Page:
al Castello di Alessandro Boglione
Via Castello, 5
2060 Grinzane Cavour (CN)
Tel. +39 0173/262172
with Osso Buco Ragù, Puréed Celery and Salmoriglio
in the Castello di Grinzane Cavour, Alessandro Boglione’s Ristorante al
Castello is one of the prettiest dining rooms in Piedmont. The menu is steeped
in the classics, with a few innovative touches.
has a lot to offer the tourist, including world-class wines, fabulous food and
picturesque hillside towns. But one thing the region lacks is sights that might
appeal to the visitor interested in more than just food and wine, something
other regions like Tuscany offer in abundance. The Castello di Grinzane Cavour is
steeped in history. The castle is most famous for being the residence of Count
Camillo Benso di Cavour, Italy’s first Prime Minister and a central figure of the
unification of Italy. Today, the castle houses the Enoteca Regionale Piemontese
(the first of its kind), two museums, a café, and the more formal dining room that
has been run by Chef Alessandro Boglione for about the last five years.
exposed brick walls and spacious tables create a feeling of intimacy and warmth
at the same time. Boglione’s menu offers the classics along with a set of more
creative, innovative dishes. When I am in Piedmont, though, I usually crave the
local specialties. This simple, informal lunch is superb. The Vitello Tonnato
is tasty, although my personal preference is for the veal to be cooked a little
less. The crunchy, fried capers contrast the creaminess of the tuna sauce
nicely. Boglione’s paccheri with Osso Buco ragù is a big hit. This is classic,
stick-to-your-ribs winter food at its best. The paccheri are cooked perfectly al dente, while the Osso Buco is
wonderfully creamy and textured. One of the things I love most about the
Piedmontese kitchen is the way the classic dishes act as perfect canvases for
the region's wines. When the food and wine are both on in Piedmont, well, there
aren’t too many things that can compete.
1981 Le Pergole Torte is simply stunning,
especially considering its age. Sweet, layered and impeccable, the 1981 graces
the palate with an exotic mélange of licorice, smoke, herbs and dark red stone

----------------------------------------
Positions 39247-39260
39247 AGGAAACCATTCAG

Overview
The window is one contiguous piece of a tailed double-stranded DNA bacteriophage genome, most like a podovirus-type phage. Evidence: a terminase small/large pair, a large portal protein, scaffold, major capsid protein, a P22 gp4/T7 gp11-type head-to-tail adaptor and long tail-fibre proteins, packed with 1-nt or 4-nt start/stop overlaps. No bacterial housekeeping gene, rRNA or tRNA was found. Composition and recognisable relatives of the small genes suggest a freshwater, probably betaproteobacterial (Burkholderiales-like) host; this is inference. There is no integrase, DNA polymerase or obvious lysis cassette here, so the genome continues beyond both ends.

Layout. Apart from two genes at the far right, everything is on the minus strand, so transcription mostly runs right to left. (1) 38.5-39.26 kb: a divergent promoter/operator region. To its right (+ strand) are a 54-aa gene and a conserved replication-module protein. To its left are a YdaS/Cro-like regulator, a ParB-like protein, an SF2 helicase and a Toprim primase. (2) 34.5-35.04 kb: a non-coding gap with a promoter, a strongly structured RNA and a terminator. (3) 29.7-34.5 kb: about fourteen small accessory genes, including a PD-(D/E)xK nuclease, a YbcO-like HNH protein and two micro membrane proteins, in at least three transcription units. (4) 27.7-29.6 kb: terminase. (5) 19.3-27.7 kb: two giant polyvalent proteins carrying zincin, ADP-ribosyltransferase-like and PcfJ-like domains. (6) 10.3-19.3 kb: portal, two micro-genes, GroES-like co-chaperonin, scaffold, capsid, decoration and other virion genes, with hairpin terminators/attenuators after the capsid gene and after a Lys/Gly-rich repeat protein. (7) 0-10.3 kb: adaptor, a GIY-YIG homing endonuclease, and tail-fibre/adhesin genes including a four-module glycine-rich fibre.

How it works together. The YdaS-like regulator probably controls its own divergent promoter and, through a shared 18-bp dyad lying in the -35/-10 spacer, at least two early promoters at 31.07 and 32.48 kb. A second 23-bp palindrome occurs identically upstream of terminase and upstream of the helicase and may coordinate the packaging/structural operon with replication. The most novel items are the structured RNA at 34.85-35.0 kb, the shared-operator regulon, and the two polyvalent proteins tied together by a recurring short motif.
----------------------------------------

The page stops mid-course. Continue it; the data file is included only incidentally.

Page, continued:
fruits. I love the way the 1981 opens up in the glass. What a gorgeous wine!
Mascarello’s 1979 Barolo Vigna Rionda
is a historical curiosity. In 1979, Bruno Giacosa thought the Rionda fruit was
too expensive, so he passed. Mauro Mascarello bought the grapes instead. When
he vinified the fruit, Mascarello was alarmed by how little color the wine had.
The following year, 1980, in what has turned out to be a vintage with some
positive surprises, Mascarello had the first shot at the fruit, but he wasn’t
thrilled with his 1979, so he let the fruit go. The rest, as they say is
history. Bruno Giacosa went on to make some of his greatest wines from these
grapes. Today, Mascarello’s 1979 Barolo Vigna Rionda remains dark, imposing and
tannic. It’s hard to know how significant the vintage influence is with just
one wine, but the Mascarello Rionda presents a distinctly masculine, virile
side of Rionda. Dark cherry, plum, smoke, tobacco and dried roses inform the
finish. The 1979 should continue to age well for years, although there isn’t
much if any upside in keeping bottles.
Paccheri with Osso Buco Ragù, Puréed
Celery and Salmoriglio
a thrill it is to see Bruno Giacosa’s 1964
Barbaresco Riserva Santo Stefano on the table. Wow. This is Bruno Giacosa’s
first formally declared single-vineyard wine. Just 1,240 bottles produced. I
have had the 1964 many times, but now, at 50 years of age, it may be time to
accept that the wine is fully mature. Still sweet, layered and perfumed, the
1964 is fresher on the palate than in the bouquet. It’s still a wonderful
bottle, but not the best example I have had. It happens.
this was a quick lunch, as I had a number of appointments in the afternoon, but
I am looking forward to spending more time at the Ristorante al Castello. Chef
Alessandro Boglione, who makes a point of greeting all his guests, has created
a warm, welcoming environment that at its essence represents what hospitality
is all about.